Date: 2014/12/23

      Place: Collaboration Room #7 14:00 - 16:00

      Name: Li Zhen
          Institute for Infocomm Research, Singapore

      Title: How to Crack Password of Old Version Windows Systems by Solving Equations

      In cryptanalysis and computer security, password cracking is the process of recovering passwords from data that have been stored in or transmitted by a computer system. The purpose of password cracking might be to gain unauthorized access to a system or to help a user recover a forgotten password.
      Windows-based computers utilize several protocols to authenticate, including LAN Manager (LM), NT LAN Manager protocol (NTLM). A hash is the result of a cryptographic function that takes an arbitrarily sized string of data, performs a mathematical encryption function on it, and returns a fixed-size string. The LAN Manager hash is a password hashing algorithm which is used by earlier versions of Windows operating systems, while NTLM is used in newer versions such as Windows 2000, XP, Vista, and 7.
      In order to crack Windows passwords we must first obtain the hashes stored within the operating system. The resulting hash is very different even if a slight change is made to the password. These hashes are stored in the Windows SAM file. This file is located on your system both at C:\Windows\System32\config, and also in the registry HKEY LOCAL MACHINEnSAM, but they are not accessible while the operating system has been booted. There are a few different options available to access the hash value in the computer, e.g. physical access, console access through remote desktop or VNC, network access, etc. A simple method is to reboot the computer into Linux from a flash drive, and then run a program that extracts passwords from the hashes.
      After the access to the Windows password hash value, we can use several methods to reverse the hash value to the password of the Windows user. Although Windows password is based on DES and MD4 which are well-studied block cipher based hash functions, they still have several weaknesses in their designs. The older LM hash is more obvious in its weakness, where passwords longer than 7 characters are divided into two pieces and each piece is hashed separately. This weakness allows each half of the password to be attacked separately at exponentially lower cost than the whole, as only \(69^7 \approx 24^3\) different 7-character password pieces are possible with the same character set. In addition, the LM hash does not use cryptographic salt, a standard technique to prevent pre-computed dictionary attacks. The newer NTLM v1 still uses DES as the hash function, while NTLM v2 uses MD4 to enhance the security, but again the state-of-the-art hash functions such as SHA-256 are not used.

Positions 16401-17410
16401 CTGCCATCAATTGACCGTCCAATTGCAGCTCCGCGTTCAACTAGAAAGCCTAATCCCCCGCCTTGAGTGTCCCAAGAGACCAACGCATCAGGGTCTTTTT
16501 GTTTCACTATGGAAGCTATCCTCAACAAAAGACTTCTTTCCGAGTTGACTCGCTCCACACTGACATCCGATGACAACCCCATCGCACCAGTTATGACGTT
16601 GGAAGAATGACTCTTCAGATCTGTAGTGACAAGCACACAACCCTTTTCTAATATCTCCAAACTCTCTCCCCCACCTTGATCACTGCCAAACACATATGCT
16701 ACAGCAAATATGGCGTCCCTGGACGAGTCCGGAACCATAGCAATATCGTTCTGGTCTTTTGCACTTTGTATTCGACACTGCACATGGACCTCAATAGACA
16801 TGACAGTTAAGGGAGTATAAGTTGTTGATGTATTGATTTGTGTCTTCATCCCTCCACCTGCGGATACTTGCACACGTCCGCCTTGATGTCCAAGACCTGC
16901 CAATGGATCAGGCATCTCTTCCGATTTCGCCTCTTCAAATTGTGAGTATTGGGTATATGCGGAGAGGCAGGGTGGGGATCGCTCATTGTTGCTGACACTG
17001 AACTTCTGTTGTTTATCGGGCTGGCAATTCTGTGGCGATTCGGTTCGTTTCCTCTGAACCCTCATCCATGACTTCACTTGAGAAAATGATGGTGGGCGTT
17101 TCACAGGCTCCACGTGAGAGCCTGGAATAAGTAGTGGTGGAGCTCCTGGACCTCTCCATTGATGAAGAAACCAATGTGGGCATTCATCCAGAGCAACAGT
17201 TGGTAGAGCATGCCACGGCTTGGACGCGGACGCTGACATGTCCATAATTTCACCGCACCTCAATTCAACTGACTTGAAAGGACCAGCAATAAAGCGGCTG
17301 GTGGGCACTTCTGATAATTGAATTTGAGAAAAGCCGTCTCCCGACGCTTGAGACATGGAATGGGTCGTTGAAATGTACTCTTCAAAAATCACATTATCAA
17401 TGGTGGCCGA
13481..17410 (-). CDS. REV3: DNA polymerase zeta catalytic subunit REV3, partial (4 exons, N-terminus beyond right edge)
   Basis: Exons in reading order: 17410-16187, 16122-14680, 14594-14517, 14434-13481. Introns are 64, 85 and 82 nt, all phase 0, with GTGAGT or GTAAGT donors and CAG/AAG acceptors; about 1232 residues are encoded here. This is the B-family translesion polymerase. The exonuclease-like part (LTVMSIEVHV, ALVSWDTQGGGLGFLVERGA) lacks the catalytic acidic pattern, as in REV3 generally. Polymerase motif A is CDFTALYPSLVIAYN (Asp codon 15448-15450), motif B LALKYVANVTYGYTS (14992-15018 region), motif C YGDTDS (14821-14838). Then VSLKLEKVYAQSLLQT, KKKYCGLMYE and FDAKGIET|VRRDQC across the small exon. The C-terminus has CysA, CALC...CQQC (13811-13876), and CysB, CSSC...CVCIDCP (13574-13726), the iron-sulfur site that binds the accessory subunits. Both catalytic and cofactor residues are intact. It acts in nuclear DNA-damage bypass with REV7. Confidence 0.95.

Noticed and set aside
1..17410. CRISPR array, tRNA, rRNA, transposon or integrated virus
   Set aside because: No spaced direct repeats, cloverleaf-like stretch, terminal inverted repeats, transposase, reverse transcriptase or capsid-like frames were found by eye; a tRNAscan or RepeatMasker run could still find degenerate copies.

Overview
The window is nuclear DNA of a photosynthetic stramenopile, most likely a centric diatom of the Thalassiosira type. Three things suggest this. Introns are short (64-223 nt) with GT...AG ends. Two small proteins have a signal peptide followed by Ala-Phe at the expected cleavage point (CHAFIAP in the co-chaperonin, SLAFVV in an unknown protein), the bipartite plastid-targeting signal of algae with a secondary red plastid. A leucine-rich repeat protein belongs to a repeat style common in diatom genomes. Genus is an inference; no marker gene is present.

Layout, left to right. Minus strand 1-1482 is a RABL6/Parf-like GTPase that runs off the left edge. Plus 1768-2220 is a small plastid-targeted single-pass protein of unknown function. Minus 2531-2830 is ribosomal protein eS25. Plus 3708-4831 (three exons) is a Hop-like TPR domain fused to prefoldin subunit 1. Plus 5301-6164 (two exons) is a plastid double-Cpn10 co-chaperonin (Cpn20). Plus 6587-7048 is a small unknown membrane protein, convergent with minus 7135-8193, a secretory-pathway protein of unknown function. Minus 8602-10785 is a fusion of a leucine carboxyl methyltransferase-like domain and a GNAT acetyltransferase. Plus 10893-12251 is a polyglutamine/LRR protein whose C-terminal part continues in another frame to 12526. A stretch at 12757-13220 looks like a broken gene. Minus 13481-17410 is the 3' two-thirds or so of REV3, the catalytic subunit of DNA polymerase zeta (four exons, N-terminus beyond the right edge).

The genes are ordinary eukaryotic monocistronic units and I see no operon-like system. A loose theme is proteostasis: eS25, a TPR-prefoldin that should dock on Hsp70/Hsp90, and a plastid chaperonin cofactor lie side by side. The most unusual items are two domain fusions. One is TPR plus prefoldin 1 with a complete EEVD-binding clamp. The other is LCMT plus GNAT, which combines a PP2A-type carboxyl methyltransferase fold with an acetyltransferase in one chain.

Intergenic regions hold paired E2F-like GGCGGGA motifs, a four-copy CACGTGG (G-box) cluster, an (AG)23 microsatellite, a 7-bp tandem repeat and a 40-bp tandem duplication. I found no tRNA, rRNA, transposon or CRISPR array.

Most methods of password cracking require the computer to produce many candidate passwords, each of which is checked. One example is brute-force cracking, in which a computer tries every possible key or password until it succeeds. In case of LM hash crack, there are only \(2 \times 69^7 \approx 2^{44}\) combinations, but a single brute force search will take several hours based on computational efficient hardware such as GPGPU and FPGA. More common methods of password cracking, such as dictionary attacks, attempt to reduce the number of trials required and will usually be more efficient than brute force. Pre-computation of many candidates can be stored using a large memory, and the crack is performed by table lookup. In 1980, Hellman introduced a time-memory tradeoff, known as Hellman table cryptanalysis. In 2003, Ophcrack, an implementation of time-memory tradeoff (TMTO) technique was developed. It specifically targets the weaknesses of LM encryption, and includes precomputed data sufficient to crack an alphanumeric LM hash in a few seconds if it is found in the precomputed table. However, TMTO usually takes a lot of pre-computation time and typically needs several terabytes to store. In addition, dictionary attacks are achieved by time-memory tradeoff which will fail in crack occasionally.